Ciguatera in Hawaii

Above is a map of fish ciguatera levels found in fish caught on the Big Island (courtesy Dr. Paul Bienfang of the oceanography department at the University of Hawaii in Honolului).  Although never seen at the high levels seen in the Caribbean such as South Florida, it's still a risk of seafood consumption here.

Ciguatera is a gastrointestinal, cardiovascular, and neurological illness which is caused by the eating of fish which have eaten other fish which have eaten a tiny free-swimming organism, the protozoan dinoflagellate called Gambierdiscus toxicus.

Gambierdiscus makes a toxin (ciguatoxin) which is not metabolized by fish, so that it is concentrated along its path in the food web.  Thus, eating large carnivorous fish such as large moray eels or barracuda are more likely to cause the illness. Unfortunately, unlike the more common bacterial food poisoning toxins, ciguatoxin is not broken down by cooking. The toxin causes increased permeability of the resting axon sodium channel, increasing depolarization and thus directly activating sensory and other peripheral and indirectly central nerve circuitry (though the toxin is excluded from the brain itself, since it does not cross the blood-brain barrier).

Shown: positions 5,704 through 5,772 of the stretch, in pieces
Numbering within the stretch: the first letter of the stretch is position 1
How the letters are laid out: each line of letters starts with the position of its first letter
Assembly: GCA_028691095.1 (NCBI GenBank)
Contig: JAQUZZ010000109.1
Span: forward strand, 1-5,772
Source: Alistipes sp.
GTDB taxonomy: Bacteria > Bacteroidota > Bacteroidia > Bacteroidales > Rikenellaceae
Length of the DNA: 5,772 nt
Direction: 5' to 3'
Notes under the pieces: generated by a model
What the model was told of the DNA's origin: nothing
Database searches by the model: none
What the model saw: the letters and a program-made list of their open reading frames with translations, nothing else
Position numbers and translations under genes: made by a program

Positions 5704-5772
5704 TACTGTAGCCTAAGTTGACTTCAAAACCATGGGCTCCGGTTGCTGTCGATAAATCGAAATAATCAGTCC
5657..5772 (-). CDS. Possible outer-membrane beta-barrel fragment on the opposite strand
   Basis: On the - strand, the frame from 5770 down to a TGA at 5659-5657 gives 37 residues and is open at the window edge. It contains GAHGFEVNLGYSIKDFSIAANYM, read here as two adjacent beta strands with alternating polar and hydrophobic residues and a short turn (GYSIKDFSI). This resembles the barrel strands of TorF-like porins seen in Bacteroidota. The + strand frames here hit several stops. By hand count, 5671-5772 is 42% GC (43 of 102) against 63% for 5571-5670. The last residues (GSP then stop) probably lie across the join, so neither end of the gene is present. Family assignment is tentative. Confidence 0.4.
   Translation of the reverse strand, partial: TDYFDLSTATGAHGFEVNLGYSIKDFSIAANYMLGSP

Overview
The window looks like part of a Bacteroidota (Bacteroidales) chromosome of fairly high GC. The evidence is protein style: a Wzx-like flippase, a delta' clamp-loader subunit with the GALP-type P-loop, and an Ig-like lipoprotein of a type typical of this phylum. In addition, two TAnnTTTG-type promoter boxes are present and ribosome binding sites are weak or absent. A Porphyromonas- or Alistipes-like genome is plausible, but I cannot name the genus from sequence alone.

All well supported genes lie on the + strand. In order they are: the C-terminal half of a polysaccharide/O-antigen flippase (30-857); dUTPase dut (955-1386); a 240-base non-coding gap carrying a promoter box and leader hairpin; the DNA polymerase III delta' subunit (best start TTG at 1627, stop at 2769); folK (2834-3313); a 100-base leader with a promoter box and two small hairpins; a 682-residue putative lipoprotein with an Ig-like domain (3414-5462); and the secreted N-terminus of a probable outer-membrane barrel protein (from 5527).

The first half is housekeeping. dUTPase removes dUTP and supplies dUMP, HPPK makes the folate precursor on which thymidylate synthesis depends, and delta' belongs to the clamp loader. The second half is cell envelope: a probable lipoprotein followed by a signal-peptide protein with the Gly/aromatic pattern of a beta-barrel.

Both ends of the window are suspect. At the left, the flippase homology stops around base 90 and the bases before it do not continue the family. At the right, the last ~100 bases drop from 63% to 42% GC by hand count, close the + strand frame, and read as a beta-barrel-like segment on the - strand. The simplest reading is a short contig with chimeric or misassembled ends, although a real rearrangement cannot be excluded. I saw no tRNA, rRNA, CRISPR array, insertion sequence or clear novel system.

Symptoms of ciguatoxin poisoning include nausea and vomiting and diarrhea, symptoms typical of other types of food poisoning and gastroenteritis.  Unlike those conditions, the GI problems are accompanied or followed by numbness and tingling in face and extremities, often around the lips or mouth. A pathonogmonic complaint is reversal of hot and cold, so that hot objects feel cold and vice versa. Cardiovascular symptoms are due to autonomic dysfunction with bradycardia and hypotension which may cause syncope. Fatigue is common but actual weakness or paralysis is rare, unlike botulism.

Since ciguatoxin is stored in the fat depot of the body and not broken down, previous bouts of the poisoning may actually make future bouts more likely and lead to chronic nervous system symptoms in those with ongoing exposure. Fortunately, recovery is the rule once further toxin exposure is removed.

According to the University of Hawaii, ciguatera increases in times of higher water temperature in the late summer.  That's the next 3 to 4 months here.


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